Visiting Trapani, the city of salt and sail
The ancient “Drepanon” was once a seaport for the Elyms living in Erice, and then occupied by the Carthaginians; nowadays, Trapani not only is the city of salt and sail, but also the city between two seas: the strip of land where it lays will let you watch the enchanting show of the Tyrrhenian and the Mediterranean sea meeting right in front of you, with the three wonderful Aegadian Islands just a hour of boat away. As it lies in the middle of the two seas, the city is quite windy: a lot of sailing events take place here during the year.
Let’s start with a legend. Greek mythology tells the story about Saturn (god of the city) or maybe Ceres (goddess of agriculture and fertility) letting a sickle fall into the sea: the sickle eventually turned into the patch of ground where Trapani was later built. The city was born as a seafaring village, but became an important commercial port right after the Phoenicians founded Carthage; it was dominated by the Romans and the Arabs, and during the Middle Ages its port was among the most important ones in the whole Mediterranean.
What to see in Trapani? … During your holiday in Scopello or Castellammare del Golfo villas, there are some places you really cannot miss: along with the Zingaro Reserve and the town of Erice, Trapani is of course one of them. This pleasant city really offers a lot to tourists, as any other city in Sicily does: from art and culture to fun and great food. A wide number of monuments can be observed – such as “Palazzo Riccio di S. Gioacchino”, a clear evidence of the Spanish domination; the “Chiesa e Collegio dei Gesuiti” and “Palazzo Cavarretta”, marvelous examples of Sicilian baroque; the Church of Sant’Agostino built in the 14th Century and the “Santuario dell’Annunziata”; also, the Pepoli National Museum shows a wide collection of archeological finds, sculptures and paintings.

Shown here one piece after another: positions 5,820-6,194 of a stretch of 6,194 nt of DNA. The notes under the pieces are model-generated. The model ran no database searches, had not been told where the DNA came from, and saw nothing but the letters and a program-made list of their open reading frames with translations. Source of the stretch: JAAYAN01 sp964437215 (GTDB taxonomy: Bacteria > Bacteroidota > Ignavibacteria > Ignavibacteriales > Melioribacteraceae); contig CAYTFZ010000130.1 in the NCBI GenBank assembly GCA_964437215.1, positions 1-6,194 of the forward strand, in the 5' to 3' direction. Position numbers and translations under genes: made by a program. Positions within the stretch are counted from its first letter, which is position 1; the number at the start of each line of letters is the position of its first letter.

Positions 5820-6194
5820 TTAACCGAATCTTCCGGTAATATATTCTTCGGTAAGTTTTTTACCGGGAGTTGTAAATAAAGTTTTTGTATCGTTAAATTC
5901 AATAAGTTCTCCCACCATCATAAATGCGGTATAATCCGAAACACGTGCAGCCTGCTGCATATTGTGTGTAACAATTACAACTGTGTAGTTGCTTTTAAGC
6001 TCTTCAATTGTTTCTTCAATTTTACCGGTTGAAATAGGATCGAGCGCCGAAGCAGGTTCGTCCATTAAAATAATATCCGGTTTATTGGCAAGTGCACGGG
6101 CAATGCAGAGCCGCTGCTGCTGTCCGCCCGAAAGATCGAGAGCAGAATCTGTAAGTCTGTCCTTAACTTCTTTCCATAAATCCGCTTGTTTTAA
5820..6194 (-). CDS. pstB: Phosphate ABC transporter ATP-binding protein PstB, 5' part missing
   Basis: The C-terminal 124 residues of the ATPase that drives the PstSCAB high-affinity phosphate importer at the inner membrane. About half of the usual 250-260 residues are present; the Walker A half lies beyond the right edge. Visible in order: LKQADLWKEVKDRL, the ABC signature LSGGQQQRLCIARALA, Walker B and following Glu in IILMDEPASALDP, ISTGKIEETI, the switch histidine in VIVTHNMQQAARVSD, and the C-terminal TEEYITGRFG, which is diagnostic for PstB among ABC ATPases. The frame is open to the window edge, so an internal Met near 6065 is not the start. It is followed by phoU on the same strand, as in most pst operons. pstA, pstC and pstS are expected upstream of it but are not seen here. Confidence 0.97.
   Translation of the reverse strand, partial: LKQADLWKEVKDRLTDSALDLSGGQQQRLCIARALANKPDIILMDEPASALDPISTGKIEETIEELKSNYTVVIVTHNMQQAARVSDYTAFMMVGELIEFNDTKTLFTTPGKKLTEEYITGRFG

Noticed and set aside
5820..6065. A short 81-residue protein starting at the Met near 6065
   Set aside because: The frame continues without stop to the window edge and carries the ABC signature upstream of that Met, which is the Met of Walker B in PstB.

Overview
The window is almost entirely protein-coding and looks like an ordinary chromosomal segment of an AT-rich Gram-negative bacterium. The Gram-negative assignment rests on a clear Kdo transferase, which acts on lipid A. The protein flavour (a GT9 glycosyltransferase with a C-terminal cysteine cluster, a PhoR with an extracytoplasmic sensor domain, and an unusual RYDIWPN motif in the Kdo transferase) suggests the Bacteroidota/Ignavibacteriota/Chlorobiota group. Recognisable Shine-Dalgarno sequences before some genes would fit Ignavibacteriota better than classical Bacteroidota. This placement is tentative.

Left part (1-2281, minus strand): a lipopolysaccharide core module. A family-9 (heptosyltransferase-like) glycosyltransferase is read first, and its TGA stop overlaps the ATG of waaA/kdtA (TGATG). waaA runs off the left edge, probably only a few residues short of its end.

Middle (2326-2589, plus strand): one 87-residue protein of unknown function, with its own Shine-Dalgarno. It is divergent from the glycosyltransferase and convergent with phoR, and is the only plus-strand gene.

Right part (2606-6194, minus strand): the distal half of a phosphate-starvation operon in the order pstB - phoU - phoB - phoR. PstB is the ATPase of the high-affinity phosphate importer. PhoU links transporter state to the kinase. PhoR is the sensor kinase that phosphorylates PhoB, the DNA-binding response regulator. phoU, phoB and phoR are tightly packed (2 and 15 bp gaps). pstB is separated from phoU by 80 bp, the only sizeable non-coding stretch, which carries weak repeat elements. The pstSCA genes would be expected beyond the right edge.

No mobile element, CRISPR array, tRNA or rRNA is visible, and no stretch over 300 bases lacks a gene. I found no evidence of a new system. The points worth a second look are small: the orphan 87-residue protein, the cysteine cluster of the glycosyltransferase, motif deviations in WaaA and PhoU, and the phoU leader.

Your Trapani tour must absolutely include a visit to the salt pans of course, and if your holiday in Scopello takes place during the Easter period you really should not miss the “Processione dei Misteri”, a religious procession that every year, during Good Friday, gathers thousands of believers and tourists, impressed by the longest and most sensational religious event in Italy. The members of the different brotherhoods of Trapani organize a long walk through the main streets and carry twenty huge floats of wood and canvas sculptures (called “Misteri”) depicting scenes from the Passion.
The typical cuisine is worth a try as well: you may want to taste delicious, fresh tuna, as well as one of the most famous typical dishes of the area – the fish couscous, an excellent meal that you will find in any restaurant. Don’t forget to taste the unforgettable Trapanese pesto made with tomatoes, basil, garlic and almonds and used as seasoning for the typical “busiate” pasta: we can assure you, you’ll want to learn the recipe to impress your friends when you’re back home!